Practice Exam Questions
IKEA and a Culture of Innovation (AQA - 12 Marks)
Last updated 22 Mar 2021
Here is a suggested answer to Question 1 in Set A of the AQA Paper 3 exam questions on the IKEA case study used at the Grade Booster 2017 workshops.
One advantage to IKEA of encouraging a culture of innovation is that it supports the strong flow of new product development that is vital to IKEA's continued success. Employees at IKEA are empowered and encouraged to continuously seek small improvements (like Kaizen) in the way that products are made and sold (process innovation) and to research ways in which innovation can improve the everyday lives of customers (product innovation). By enabling the whole organisation to be involved in the search for innovation, this is more likely to result in a consistent flow of new product ideas, which in turn means that IKEA's product catalogue will continue to be updated each year with around 25% of new products (usually 2,500 out of 9,500 products featured) in addition to the timeless classic IKEA products such as Billy bookcases and Poäng armchairs. A further consequence of this is that IKEA customers can expect to discover new products on display each time they visit an IKEA store and will therefore be more likely to increase the amount they spend each visit, thereby improving IKEA's financial returns.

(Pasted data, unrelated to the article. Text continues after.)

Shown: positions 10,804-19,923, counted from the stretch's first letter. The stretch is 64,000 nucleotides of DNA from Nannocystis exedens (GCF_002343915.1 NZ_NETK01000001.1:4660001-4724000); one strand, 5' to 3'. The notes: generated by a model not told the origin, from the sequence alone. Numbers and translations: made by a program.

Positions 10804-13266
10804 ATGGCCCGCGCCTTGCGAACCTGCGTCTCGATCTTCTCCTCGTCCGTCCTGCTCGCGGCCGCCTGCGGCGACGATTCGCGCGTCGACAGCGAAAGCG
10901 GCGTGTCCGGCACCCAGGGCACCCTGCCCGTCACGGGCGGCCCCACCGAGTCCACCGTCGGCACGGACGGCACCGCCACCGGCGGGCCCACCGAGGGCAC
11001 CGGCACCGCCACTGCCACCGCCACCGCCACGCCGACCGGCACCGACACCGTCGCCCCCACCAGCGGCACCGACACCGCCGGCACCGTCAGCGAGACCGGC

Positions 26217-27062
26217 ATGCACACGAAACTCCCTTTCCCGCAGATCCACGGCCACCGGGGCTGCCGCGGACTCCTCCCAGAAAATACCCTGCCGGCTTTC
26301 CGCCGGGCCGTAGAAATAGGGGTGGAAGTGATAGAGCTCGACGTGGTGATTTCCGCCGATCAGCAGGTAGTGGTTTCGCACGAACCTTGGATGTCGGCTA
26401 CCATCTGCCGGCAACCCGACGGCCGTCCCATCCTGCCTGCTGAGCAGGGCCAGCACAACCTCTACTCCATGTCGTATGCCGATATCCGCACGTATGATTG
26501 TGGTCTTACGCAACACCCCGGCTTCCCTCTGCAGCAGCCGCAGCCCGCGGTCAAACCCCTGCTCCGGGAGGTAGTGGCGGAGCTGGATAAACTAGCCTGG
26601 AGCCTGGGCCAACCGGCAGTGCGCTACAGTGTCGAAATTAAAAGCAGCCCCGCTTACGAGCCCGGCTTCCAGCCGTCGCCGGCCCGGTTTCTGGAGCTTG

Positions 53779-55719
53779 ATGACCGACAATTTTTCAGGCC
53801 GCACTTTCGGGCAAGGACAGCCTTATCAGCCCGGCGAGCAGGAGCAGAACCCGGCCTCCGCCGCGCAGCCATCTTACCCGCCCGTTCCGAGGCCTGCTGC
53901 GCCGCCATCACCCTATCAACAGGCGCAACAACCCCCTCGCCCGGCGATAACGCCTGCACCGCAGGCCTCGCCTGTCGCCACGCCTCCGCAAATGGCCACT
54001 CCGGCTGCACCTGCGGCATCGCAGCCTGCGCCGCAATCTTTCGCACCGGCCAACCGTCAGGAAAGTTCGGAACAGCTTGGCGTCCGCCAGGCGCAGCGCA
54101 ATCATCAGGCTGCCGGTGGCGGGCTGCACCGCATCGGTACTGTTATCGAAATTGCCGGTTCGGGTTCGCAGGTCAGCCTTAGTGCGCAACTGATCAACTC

Another advantage to IKEA of an innovative culture is that it helps motivate and engage employees to work in a way that is consistent with the mission and values of the business. IKEA's longstanding vision to "create a better everyday life for the many" is quite ambitious and requires more than just market research to generate the innovations that enable IKEA to achieve its vision. The case study helps explain how innovation is at the heart of IKEA's organisational culture and how this allows innovation to be part of the "DNA" of the business. We are told that every employee's contribution is considered important and each is encouraged to develop their skills and paths in the business. Everyone in the business is expected to "embrace constant change" which is likely to mean that resistance to change will be minimal, thereby reducing the barriers to innovation and achievement of the company vision. By bringing employees together from across different parts of the business to explore ways of creating better everyday lives, IKEA also appears to be adopting a kind of "task culture" which may be the most appropriate way for IKEA to take advantage of the business opportunities of constant innovation.